Mapping early changes of cortical motor output after subcortical stroke: A transcranial magnetic stimulation study

Raffaella Chieffo, Alberto Inuggi, Laura Straffi, Elisabetta Coppi, Javier Gonzalez-Rosa, Francesca Spagnolo, Antonella Poggi, Giancarlo Comi, Mauro Comola, Letizia Leocani

Research output: Contribution to journalArticle

16 Citations (Scopus)

Abstract

After acute stroke several changes in cortical excitability occur involving affected (AH) and unaffected hemisphere (UH) but whether they contribute to motor recovery is still controversial. We performed transcranial magnetic stimulation mapping of several upper limb muscles over the two hemispheres in thirteen patients at 4-12 days from subcortical stroke and after 1 month. The occurrence of mirror movements (MMs) on the healthy side during contraction of paretic muscles was measured. At baseline, cortical excitability parameters over the AH decreased in comparison with controls, while excitability over the UH increased correlating with severity of motor deficits of the affected arm at baseline as well as with poor recovery. At follow-up, map parameters of the UH became closer to those of controls independently from recovery, while for the AH the number of responsive sites increased significantly. Ipsilateral motor evoked responses (iMEPs) in the affected arm were never elicited. We observed an early impairment in dexterity of the ipsilesional hand that recovered over-time but persistently differed in comparison with controls. MMs occurrence increased at baseline correlating with reduced cortical excitability of the AH as well as with increased map density over the UH. The acute increased excitability of the UH after stroke has a negative prognostic value on recovery and negatively affects motor performance of the ipsilesional hand. Moreover, the absence of iMEPs and the normalization of motor cortical excitability at follow-up indicate that the UH primary motor area does not contribute to recovery.

Original languageEnglish
Pages (from-to)322-329
Number of pages8
JournalBrain Stimulation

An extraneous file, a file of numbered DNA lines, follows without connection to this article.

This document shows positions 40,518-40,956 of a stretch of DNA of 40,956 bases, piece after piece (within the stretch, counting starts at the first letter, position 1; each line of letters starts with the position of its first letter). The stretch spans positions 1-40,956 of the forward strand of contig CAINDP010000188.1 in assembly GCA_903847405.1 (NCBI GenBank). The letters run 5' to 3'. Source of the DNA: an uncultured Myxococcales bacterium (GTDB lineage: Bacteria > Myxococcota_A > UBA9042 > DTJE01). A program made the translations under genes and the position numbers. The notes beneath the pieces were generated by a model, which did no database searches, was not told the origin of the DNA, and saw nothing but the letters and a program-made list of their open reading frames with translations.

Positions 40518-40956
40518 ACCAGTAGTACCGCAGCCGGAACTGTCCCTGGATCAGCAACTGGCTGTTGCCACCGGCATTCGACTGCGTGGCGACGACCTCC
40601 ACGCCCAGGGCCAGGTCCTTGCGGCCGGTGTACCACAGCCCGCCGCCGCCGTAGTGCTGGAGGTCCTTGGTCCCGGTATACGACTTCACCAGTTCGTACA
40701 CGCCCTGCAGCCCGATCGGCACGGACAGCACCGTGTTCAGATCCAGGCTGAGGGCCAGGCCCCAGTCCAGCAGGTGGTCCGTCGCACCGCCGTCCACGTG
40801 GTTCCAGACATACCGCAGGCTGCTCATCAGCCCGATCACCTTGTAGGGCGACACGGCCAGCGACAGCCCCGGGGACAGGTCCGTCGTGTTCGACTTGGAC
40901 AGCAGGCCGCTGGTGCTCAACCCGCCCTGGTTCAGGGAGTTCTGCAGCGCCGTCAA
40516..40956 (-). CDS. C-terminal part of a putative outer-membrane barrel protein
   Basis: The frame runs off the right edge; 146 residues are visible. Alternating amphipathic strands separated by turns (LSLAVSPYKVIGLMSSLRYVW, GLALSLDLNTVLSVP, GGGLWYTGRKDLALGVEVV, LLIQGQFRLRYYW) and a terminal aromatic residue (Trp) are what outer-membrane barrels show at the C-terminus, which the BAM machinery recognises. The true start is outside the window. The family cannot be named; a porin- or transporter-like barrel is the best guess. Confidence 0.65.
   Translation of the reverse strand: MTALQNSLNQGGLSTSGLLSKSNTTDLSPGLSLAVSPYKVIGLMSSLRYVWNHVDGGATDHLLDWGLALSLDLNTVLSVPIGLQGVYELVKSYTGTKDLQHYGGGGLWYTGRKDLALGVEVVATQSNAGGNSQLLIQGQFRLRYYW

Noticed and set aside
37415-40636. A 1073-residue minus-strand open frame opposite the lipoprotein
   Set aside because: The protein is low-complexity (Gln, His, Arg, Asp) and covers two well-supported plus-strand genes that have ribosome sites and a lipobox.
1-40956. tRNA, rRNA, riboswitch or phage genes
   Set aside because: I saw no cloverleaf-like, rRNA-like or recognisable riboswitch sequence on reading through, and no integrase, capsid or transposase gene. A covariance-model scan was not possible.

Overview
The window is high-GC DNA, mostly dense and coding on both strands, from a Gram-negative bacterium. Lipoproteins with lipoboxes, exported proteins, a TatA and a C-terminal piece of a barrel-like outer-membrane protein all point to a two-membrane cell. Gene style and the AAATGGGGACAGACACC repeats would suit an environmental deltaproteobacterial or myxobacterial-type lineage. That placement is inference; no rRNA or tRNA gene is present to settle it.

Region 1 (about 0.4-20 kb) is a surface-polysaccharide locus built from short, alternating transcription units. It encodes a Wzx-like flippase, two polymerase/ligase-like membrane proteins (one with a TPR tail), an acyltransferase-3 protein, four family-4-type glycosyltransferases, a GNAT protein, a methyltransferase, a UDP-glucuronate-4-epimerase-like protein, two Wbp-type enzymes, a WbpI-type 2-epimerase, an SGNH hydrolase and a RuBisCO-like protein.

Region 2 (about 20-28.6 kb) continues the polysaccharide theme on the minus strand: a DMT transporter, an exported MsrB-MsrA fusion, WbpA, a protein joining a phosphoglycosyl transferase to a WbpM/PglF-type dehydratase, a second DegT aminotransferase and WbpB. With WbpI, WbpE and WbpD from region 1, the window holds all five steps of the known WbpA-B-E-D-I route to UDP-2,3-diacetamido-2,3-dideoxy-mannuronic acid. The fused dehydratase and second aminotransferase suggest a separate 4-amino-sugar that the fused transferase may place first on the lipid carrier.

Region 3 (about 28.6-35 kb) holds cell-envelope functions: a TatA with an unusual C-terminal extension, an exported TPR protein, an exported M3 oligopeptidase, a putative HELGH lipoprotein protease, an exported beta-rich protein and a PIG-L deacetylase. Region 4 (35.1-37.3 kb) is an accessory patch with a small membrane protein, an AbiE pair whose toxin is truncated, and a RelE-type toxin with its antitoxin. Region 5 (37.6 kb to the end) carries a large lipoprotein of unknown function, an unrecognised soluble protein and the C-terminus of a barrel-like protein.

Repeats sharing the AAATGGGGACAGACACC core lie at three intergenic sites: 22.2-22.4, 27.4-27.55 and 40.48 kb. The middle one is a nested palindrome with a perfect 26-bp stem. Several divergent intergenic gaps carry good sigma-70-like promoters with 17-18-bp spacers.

Volume6
Issue number3
DOIs
Publication statusPublished - May 2013

Fingerprint

Transcranial Magnetic Stimulation
Stroke
Arm
Hand
Motor Cortex
Muscle Contraction
Upper Extremity
Muscles
Cortical Excitability

Keywords

  • Acute stroke
  • Mirror movements
  • Plasticity
  • TMS

ASJC Scopus subject areas

  • Clinical Neurology
  • Neuroscience(all)
  • Biophysics

Cite this

Mapping early changes of cortical motor output after subcortical stroke : A transcranial magnetic stimulation study. / Chieffo, Raffaella; Inuggi, Alberto; Straffi, Laura; Coppi, Elisabetta; Gonzalez-Rosa, Javier; Spagnolo, Francesca; Poggi, Antonella; Comi, Giancarlo; Comola, Mauro; Leocani, Letizia.

In: Brain Stimulation, Vol. 6, No. 3, 05.2013, p. 322-329.

Research output: Contribution to journalArticle

Chieffo, Raffaella ; Inuggi, Alberto ; Straffi, Laura ; Coppi, Elisabetta ; Gonzalez-Rosa, Javier ; Spagnolo, Francesca ; Poggi, Antonella ; Comi, Giancarlo ; Comola, Mauro ; Leocani, Letizia. / Mapping early changes of cortical motor output after subcortical stroke : A transcranial magnetic stimulation study. In: Brain Stimulation. 2013 ; Vol. 6, No. 3. pp. 322-329.
@article{2e018506f3a540ac99cd769594bfe742,
title = "Mapping early changes of cortical motor output after subcortical stroke: A transcranial magnetic stimulation study",
abstract = "After acute stroke several changes in cortical excitability occur involving affected (AH) and unaffected hemisphere (UH) but whether they contribute to motor recovery is still controversial. We performed transcranial magnetic stimulation mapping of several upper limb muscles over the two hemispheres in thirteen patients at 4-12 days from subcortical stroke and after 1 month. The occurrence of mirror movements (MMs) on the healthy side during contraction of paretic muscles was measured. At baseline, cortical excitability parameters over the AH decreased in comparison with controls, while excitability over the UH increased correlating with severity of motor deficits of the affected arm at baseline as well as with poor recovery. At follow-up, map parameters of the UH became closer to those of controls independently from recovery, while for the AH the number of responsive sites increased significantly. Ipsilateral motor evoked responses (iMEPs) in the affected arm were never elicited. We observed an early impairment in dexterity of the ipsilesional hand that recovered over-time but persistently differed in comparison with controls. MMs occurrence increased at baseline correlating with reduced cortical excitability of the AH as well as with increased map density over the UH. The acute increased excitability of the UH after stroke has a negative prognostic value on recovery and negatively affects motor performance of the ipsilesional hand. Moreover, the absence of iMEPs and the normalization of motor cortical excitability at follow-up indicate that the UH primary motor area does not contribute to recovery.",